There were some cars, not a lot, but many transport trucks. That is where I saw my first licence plate from Kazakhstan.

I found places to sleep, but it was difficult. Not far out of St. Petersburg, I got stuck and paid 500 rubles to a retired schoolteacher, whom I found cleaning toilets at a roadside restaurant, to sleep in the parlour of her small wooden cottage in the nearby village. Her pension was practically worthless, and the 500 rubles were helpful. While she chatted with another older lady in her tiny garden, I walked around the village, which was very interesting, and which, if I had not been stuck, I would not have seen. Even seven years ago, people who made some money had either bought a cottage or perhaps inherited one and there was a surprising amount of renovation and new construction going on. A river ran through the village and, taking advantage of summer, young people were splashing and diving from the mud banks.

I walked into the nearby forest and the insects, which were unfamiliar, were even larger and more voracious than in Canada, but for some reason they did not come into the village.

Honourable senators, let me take a moment to talk about property rights in Russia. The World Factbook says that the protection of property rights is still weak. The Economist, in an article on March 11, 2010 — which even managed to dredge up Stalin who has been dead since 1953 — said that it is a "country with weak property rights."

Of course, I do not know about the whole country — it is pretty big — but six years ago, in that village I saw a lot of log and wooden buildings being erected. Our committee, when we travelled in November, saw thousands of new apartments. It is hard to believe that the village buildings or the huge apartment developments would be built if land title was very much in dispute.

It just happens that a close friend of mine who lives outside Russia, who is not a Russian citizen but was born in St. Petersburg, inherited an apartment in St. Petersburg about the time I started my investigations. My friend, in order to avoid the complicated transfer, was inclined to sell for a few thousand dollars. I said: "Whatever you do, do not sell. Go there; sit there; deal with it."

My friend took my advice and is much richer for it. It was complicated — with copies of this and copies of that needed — but my friend has title and rents the place out for a tidy sum.

As I have pointed out, six and seven years ago, infrastructure was not great, but it was being improved. It depended on the town and the oblast, or county. I visited a lot of towns in a total of 10 oblasts and one autonomous republic. Critics, for reasons hard to follow, say: "Oh, yes, Moscow. But outside of Moscow, things are terrible." That is simply untrue.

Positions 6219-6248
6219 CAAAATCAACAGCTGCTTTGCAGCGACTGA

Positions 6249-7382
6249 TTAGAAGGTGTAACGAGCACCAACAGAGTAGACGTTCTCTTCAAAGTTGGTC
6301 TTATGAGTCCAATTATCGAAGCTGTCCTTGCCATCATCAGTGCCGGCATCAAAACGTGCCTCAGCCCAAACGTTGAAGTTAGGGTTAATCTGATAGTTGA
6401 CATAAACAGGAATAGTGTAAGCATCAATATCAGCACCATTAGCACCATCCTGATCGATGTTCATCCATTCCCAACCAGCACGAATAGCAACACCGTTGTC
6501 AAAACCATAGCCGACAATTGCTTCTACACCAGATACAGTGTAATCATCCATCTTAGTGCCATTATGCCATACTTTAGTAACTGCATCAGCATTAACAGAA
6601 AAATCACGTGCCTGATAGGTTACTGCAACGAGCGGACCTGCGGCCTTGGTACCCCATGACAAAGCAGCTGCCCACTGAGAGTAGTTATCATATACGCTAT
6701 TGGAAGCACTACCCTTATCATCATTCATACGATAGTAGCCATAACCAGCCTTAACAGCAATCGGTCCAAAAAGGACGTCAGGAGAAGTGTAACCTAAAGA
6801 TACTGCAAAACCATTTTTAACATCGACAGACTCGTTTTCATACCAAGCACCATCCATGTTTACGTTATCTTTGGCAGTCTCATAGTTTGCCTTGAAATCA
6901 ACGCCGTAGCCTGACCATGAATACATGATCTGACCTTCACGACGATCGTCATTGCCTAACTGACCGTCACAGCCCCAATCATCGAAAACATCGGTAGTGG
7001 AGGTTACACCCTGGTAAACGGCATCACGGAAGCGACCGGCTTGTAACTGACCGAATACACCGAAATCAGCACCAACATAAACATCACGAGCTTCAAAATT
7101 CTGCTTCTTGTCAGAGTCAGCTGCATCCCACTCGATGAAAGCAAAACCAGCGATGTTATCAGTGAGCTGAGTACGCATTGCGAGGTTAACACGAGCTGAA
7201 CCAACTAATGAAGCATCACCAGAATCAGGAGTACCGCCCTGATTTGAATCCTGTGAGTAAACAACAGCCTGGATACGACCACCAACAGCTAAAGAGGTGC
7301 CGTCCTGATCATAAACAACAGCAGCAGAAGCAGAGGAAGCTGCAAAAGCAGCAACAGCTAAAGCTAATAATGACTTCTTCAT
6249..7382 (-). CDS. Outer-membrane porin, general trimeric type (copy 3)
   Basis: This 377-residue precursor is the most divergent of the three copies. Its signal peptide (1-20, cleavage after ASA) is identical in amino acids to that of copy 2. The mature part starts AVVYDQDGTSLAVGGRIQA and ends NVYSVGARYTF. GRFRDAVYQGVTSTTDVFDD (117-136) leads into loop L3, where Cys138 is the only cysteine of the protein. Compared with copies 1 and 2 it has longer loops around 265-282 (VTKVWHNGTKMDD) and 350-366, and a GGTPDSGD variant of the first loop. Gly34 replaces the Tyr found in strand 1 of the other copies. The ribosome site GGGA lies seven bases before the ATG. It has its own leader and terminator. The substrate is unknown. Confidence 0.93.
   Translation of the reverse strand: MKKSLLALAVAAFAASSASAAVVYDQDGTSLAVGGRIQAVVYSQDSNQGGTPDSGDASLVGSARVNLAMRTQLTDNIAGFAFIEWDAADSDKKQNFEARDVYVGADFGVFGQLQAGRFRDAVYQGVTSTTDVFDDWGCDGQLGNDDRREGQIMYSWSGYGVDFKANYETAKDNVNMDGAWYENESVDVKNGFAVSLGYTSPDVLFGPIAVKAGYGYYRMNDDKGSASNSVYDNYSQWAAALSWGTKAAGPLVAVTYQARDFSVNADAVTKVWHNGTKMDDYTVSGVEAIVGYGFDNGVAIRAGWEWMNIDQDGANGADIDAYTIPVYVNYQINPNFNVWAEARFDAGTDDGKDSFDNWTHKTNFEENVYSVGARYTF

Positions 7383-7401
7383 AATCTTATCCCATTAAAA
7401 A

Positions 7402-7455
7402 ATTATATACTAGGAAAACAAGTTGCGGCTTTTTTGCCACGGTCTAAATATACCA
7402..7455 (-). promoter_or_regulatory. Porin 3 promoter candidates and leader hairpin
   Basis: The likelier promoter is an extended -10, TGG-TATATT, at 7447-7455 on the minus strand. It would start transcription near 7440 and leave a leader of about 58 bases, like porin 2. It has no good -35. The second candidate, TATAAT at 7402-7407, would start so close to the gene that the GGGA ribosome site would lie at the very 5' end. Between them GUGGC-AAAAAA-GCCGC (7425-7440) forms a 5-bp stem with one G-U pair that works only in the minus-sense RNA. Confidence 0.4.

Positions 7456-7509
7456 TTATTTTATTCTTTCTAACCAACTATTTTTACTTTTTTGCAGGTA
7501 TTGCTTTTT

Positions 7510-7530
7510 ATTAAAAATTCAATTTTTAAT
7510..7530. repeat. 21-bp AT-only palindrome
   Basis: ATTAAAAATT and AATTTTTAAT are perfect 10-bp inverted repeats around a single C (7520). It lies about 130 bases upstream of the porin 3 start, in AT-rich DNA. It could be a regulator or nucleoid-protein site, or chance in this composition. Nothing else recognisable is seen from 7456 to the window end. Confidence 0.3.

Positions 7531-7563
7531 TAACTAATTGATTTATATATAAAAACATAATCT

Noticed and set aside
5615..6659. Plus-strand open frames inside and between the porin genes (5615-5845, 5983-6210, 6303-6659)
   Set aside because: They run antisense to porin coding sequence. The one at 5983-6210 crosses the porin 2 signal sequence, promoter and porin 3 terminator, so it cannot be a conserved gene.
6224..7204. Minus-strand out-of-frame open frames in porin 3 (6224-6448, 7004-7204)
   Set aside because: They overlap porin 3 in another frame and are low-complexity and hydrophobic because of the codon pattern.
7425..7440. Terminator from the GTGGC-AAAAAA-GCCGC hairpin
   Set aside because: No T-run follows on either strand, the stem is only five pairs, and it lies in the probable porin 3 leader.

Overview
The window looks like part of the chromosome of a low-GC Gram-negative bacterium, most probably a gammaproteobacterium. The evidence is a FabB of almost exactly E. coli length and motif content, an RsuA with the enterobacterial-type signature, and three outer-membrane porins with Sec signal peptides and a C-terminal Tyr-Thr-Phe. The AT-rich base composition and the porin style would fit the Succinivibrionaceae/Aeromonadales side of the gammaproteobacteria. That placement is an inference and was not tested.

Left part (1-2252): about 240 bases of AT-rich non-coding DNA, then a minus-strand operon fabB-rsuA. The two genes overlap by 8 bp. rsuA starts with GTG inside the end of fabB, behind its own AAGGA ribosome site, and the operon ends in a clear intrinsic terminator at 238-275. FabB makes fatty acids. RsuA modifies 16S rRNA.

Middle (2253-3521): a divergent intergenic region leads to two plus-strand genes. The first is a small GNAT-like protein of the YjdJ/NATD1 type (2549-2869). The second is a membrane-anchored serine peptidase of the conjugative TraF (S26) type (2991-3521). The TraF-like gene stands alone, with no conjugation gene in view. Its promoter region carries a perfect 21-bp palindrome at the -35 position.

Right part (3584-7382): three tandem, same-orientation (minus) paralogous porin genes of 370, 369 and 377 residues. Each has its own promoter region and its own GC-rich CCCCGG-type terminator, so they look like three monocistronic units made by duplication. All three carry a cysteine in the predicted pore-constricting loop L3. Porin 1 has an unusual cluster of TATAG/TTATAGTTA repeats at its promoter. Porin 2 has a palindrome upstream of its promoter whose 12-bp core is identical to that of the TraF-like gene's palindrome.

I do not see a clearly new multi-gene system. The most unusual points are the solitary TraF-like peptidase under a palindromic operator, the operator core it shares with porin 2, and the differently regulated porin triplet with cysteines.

The year after I made Moscow, I cycled the Golden Ring, 600 kilometres of ancient towns and churches up to the Volga and around to Vladimir on the main Volga Highway. I had never heard of the Golden Ring before finding a Russian travel book written in English in a bookstore in St. Petersburg. I never saw so many churches being refurbished. That year, I used the most recent Lonely Planet guidebook, which was completely out of date although it was less than one year old. It was hard on my nerves. I never knew what to expect. After the previous year's problems about where to sleep, I was always worried, but the changes in three seasons were amazing. Of course, I did not know that and, on a bicycle, where to sleep is more important, obviously, than in a car.

In one small town, there were three new hotels where there had been none 12 months previously and, of course, there were busy town centres and new buildings going up everywhere. In an industrial town named Ivanovo that, at first glance, looked rather gloomy, poking around I found a camera store in a new six- or seven-storey commercial building where they sold more up-to- date electronic cameras than I had been able to buy in Toronto. From Ivanovo to the next town, 60 or 70 kilometres further on, the highway had been newly repaired and paved.

I am not a lobbyist for Russia. I work in the Canadian interest. I paid every penny of my Russia travels myself, but I do not think it is in the Canadian interest to have other people's interests and propaganda presented as fact. Mr. Tye Burt, president and CEO of Toronto-based Kinross Gold Corporation, Canada's largest single investor, wrote in The Globe and Mail:

. . . the Western media has tended to focus unduly on business failures in Russia rather than on success stories. This, in turn, has fed the perception of a corrupt and unworkable system.

In an article last Friday, Mr. Burt quoted from the committee's most recent report:

. . . the negative experiences are only part of the story and do a great disservice in scaring away a greater number of trade and investment initiatives that might lead to systemic reforms. . .

Here are some statistics: From 2000 to 2009, Canada's total trade with Russia increased by more than 357 per cent, or an average annually of over 22 per cent, and increased by an average of 23.17 per cent annually as a percentage of total Canadian trade.

During the same period, Canada's exports to Russia grew by an average of 22.5 per cent annually and increased by an average of 22.57 per cent annually as a percentage of total Canadian exports.